Meetings with Sawyer, Level 6, Thule, MTI, Camelbak, Delta Kayaks.

We head out for dinner after the show, avoiding the industry parties that fill the evening, and walk back to our room for the night.  We were staying four blocks away, which in Salt Lake City is just shy of six miles.


Day 3 Friday

We arrive at the Salt Palace in time for our meeting with Surftech.  They have a dozen or so new boards.  Race boards.  Surf boards.  Flatwater boards.  We chat a while with Joe Bark as he explains his latest designs and I’m doing my best to pay attention. The new boards look great.  I’m sure they’re everything he says they are.  But I’m waiting to see one SUP above all others:  The B1.  Surftech’s  bomber new stand up paddleboard.  It looks awesome, has plenty of volume for the big guy like myself but more than anything else, the B1 is virtually indestructible.  Nicole and Jeff both beat on it with a baseball bat.  The designer (260lbs) and myself (225lbs) stood on the ends and rocked it back and forth like a teeter-totter.  I couldn’t scratch it or chip it, break it or dent it AND it was only 26lbs.  We bought the last 10 of their first production run. And it’s made where?  In California. California, USA in case you were wondering.

After that, it’s more walking the show.  More appointments with vendors.  More looking for kegs.

Meetings with Surftech, Necky/Ocean Kayak/Old Town, Wilderness Systems/Perception/Dagger, NRS, AquaBound/Bending Branches and finally…

Our last appointment for the day is with Stohlquist.  Again, lifejackets and dry tops have a fresher look.  Everything is a little bit more fashion forward.  The kayaking and rafting marketplace has taken a great big hint from the surf industry – it wouldn’t kill us to be a little bit more hip.  More beer.  Some cocktails.  Dinner.  Nicole and Jeff fly back to California.

Day 4 Saturday

Drink a pot of coffee at some cafe halfway to the Salt Palace (river mile 5 or so). Grab another cup of coffee on the way in the so that I’m shaking violently for my first appointment with Astral Buoyancy.  Can’t hardly hold a lifejacket.  Talking so fast the southern boys have no idea what I’m saying. Decide maybe I should stick with water while waiting for the kegs to get tapped.  Begin walking the floor.  Finally find the New Vendor Pavilion.  Find some great new stuff.  Also find a clothing company my wife loves.  Make a point to come back and buy something before heading out the door.  Two hours later, can’t find the booth to save my life.  Sorry honey, maybe next year.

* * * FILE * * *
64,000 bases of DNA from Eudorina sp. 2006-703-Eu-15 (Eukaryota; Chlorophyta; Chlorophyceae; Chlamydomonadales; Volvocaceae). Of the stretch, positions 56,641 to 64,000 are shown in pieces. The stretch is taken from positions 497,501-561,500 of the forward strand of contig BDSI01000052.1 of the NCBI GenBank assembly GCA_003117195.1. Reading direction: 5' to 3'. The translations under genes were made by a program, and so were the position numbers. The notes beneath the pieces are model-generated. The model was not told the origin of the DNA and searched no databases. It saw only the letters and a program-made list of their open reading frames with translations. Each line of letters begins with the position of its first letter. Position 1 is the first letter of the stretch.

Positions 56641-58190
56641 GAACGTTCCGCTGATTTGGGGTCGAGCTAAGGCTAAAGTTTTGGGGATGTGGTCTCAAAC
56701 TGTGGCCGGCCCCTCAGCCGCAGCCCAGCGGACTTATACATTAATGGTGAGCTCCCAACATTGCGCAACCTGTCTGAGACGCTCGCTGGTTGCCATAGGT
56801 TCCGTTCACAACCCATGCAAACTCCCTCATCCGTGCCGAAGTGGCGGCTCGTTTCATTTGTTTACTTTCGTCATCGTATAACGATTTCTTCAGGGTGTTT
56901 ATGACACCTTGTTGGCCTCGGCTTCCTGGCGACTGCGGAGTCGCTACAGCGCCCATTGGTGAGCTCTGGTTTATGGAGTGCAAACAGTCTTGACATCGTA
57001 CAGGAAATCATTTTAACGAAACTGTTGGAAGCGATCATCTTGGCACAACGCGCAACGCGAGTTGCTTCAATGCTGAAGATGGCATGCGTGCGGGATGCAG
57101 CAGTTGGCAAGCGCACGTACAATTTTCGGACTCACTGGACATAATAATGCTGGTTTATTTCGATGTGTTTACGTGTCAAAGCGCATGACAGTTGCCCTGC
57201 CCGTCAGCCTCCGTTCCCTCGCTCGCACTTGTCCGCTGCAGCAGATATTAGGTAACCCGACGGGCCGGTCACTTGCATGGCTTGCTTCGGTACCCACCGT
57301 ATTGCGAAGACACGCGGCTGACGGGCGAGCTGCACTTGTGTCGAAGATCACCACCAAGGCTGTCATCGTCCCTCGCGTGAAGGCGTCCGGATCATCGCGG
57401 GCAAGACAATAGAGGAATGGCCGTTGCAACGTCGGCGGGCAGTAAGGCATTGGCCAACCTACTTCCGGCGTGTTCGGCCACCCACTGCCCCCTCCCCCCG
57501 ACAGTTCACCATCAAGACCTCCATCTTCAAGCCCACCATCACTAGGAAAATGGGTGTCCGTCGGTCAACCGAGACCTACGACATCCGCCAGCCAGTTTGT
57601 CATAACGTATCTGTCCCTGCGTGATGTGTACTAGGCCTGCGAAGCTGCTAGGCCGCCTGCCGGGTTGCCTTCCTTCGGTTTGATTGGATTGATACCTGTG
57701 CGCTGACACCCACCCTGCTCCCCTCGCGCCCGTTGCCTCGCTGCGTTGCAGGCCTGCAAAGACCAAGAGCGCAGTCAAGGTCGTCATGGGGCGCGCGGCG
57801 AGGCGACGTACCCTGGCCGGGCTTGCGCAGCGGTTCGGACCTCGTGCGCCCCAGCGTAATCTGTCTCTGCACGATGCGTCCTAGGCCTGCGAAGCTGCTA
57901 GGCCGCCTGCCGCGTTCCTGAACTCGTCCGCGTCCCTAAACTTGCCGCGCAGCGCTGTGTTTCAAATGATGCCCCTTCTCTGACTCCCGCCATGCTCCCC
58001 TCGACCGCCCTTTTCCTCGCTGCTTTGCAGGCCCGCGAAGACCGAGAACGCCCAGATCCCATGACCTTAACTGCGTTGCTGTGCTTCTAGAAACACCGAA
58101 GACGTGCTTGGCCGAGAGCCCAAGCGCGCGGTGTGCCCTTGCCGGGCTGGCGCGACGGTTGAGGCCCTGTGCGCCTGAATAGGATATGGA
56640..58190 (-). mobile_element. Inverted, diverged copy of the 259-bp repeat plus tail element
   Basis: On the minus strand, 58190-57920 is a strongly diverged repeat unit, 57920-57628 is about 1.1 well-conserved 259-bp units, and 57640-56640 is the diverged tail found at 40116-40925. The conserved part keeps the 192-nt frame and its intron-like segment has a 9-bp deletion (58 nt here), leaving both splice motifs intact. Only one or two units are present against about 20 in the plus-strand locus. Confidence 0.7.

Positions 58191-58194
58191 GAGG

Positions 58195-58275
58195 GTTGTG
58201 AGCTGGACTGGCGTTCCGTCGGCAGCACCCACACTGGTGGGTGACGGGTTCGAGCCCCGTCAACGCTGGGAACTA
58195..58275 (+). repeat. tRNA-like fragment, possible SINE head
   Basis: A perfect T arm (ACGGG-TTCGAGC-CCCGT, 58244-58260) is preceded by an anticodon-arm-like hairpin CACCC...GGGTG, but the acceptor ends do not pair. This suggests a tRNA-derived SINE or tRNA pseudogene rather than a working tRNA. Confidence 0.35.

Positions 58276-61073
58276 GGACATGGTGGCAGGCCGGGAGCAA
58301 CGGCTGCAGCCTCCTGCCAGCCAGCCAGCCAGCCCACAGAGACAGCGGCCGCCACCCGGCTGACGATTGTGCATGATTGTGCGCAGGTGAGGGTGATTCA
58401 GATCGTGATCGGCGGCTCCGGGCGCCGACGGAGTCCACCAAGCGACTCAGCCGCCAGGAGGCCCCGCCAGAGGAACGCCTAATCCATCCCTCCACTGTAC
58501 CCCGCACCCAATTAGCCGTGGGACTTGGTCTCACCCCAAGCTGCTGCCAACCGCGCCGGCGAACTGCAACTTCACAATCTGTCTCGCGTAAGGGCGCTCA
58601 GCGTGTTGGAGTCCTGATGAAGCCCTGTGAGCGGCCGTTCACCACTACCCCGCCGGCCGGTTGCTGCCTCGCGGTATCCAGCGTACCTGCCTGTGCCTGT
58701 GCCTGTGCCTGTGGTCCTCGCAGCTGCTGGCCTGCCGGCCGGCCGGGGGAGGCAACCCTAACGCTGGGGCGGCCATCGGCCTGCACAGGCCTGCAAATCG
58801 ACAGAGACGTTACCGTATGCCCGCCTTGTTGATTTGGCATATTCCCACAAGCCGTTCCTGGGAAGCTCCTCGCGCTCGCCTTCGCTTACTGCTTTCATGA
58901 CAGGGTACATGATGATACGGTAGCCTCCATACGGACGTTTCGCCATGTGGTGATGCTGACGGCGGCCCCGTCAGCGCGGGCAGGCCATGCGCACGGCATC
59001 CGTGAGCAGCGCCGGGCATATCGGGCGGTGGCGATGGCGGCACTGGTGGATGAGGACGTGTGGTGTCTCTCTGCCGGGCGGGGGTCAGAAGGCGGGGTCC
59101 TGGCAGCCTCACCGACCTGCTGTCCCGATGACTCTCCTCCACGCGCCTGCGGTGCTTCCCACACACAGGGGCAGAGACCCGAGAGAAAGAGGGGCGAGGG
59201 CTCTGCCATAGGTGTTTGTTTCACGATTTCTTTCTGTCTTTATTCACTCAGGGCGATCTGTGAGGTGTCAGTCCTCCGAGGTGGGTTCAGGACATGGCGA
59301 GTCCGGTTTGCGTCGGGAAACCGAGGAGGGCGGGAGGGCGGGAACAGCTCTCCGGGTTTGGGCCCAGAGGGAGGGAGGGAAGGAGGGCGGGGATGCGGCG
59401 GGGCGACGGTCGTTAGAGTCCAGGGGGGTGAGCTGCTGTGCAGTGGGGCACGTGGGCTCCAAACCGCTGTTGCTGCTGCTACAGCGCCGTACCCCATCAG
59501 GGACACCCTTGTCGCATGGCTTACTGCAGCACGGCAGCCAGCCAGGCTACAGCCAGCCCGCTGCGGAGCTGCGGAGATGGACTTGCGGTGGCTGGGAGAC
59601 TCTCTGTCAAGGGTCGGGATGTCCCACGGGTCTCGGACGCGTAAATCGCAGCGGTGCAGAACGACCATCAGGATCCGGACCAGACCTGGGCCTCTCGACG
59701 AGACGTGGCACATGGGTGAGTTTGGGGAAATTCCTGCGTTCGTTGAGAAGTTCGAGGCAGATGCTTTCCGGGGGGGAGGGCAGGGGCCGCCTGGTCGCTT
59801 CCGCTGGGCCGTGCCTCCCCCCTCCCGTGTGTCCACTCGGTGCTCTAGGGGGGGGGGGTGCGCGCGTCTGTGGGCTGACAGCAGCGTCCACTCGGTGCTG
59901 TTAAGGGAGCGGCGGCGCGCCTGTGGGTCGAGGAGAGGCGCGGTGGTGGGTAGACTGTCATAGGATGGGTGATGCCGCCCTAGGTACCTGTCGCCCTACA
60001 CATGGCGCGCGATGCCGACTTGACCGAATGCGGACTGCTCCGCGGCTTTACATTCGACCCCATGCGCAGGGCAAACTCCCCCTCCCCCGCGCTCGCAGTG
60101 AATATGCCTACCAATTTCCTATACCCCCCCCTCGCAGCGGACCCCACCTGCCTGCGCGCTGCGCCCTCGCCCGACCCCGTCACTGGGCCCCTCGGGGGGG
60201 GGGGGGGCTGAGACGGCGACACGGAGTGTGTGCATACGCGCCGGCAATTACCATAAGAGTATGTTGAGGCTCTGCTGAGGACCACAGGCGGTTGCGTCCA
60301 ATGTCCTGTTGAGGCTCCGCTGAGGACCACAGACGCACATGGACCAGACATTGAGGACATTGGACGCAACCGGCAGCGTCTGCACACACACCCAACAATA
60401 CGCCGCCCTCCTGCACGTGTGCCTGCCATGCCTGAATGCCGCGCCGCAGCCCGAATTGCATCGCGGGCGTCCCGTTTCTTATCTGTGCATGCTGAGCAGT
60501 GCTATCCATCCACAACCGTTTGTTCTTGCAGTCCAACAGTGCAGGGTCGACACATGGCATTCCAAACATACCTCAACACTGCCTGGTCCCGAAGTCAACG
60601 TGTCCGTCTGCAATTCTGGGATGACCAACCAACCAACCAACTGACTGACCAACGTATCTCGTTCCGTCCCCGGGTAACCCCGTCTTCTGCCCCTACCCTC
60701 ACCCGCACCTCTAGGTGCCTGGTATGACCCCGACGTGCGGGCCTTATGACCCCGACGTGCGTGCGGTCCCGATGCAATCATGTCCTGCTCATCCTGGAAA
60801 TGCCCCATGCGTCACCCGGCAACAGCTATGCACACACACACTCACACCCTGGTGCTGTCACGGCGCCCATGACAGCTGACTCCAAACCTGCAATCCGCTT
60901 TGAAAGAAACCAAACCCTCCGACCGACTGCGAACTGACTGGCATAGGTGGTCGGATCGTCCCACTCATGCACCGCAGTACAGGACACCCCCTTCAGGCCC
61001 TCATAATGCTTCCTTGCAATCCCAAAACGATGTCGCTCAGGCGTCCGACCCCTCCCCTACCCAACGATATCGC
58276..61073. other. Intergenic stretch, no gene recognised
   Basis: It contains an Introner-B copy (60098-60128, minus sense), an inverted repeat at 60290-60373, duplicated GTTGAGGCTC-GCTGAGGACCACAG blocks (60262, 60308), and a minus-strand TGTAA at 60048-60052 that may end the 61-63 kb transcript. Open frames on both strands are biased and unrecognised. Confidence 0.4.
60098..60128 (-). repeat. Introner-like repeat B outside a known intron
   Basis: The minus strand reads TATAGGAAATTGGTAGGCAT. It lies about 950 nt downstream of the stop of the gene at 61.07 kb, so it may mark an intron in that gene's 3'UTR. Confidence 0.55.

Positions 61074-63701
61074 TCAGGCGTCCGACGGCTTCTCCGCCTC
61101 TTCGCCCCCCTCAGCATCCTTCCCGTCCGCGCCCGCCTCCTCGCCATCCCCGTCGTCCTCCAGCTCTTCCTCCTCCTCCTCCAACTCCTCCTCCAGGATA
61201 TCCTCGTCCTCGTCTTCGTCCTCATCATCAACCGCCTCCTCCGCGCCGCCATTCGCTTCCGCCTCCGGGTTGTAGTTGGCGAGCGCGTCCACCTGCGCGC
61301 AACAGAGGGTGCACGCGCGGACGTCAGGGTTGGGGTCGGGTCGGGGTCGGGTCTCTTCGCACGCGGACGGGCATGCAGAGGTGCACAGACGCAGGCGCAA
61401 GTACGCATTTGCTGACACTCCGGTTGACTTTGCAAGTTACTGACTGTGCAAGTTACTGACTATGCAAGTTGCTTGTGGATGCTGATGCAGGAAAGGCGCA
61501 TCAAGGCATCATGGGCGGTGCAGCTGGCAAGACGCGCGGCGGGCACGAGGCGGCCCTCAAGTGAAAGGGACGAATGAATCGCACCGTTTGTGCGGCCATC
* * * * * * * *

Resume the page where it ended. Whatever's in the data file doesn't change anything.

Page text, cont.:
Run back to the Salt Palace for my appointment with Kokatat.  The new sales manager came over from Horny Toad and you can really tell.  Kokatat has a new line of paddle gear still made in the USA and looks awesome.  I’m super impressed and super happy.  The more Made in USA we can sell, the happier I always am.

Walk the show.  Walk the show.  Walk the show.  Watershed, Summit, Imagine, Sealect Designs, Patagonia, SeaLife, Blue Ridge, FCS, Victory, Rusty, WRSI, Mysterioso,  Walk, walk, walk.  Show, show, show.   Meet with Liquid Logic.  Have a beer.  Clocks ticking.  Try to think of what it is I still need to see.  Make my way there.  They’re gone.  But there’s a beer next door so it’s worth the effort.  Look at my watch.  Wave to old friends on my way out the door.  Get a taxi. Hop a flight. Drive home.

Four solid days and still I didn’t get to see everything.  I can tell you this.  I saw plenty.  Plenty of good things.  And plenty examples where somebody tried to reinvent the wheel.  I’m not so sure a triangle makes a better wheel, but good luck to ‘em.  The overall feel of the show is that the world is becoming a better place economically – at least for those of us selling a good time outside. Manufacturers are reinvesting in better fabrics.  Retooling for better products.  Overall the outdoor industry looks pretty darn good.

Stop by the shop sometime or check out our website. We picked up a lot of great new gear and clothes.  Everything but the three sided wheel.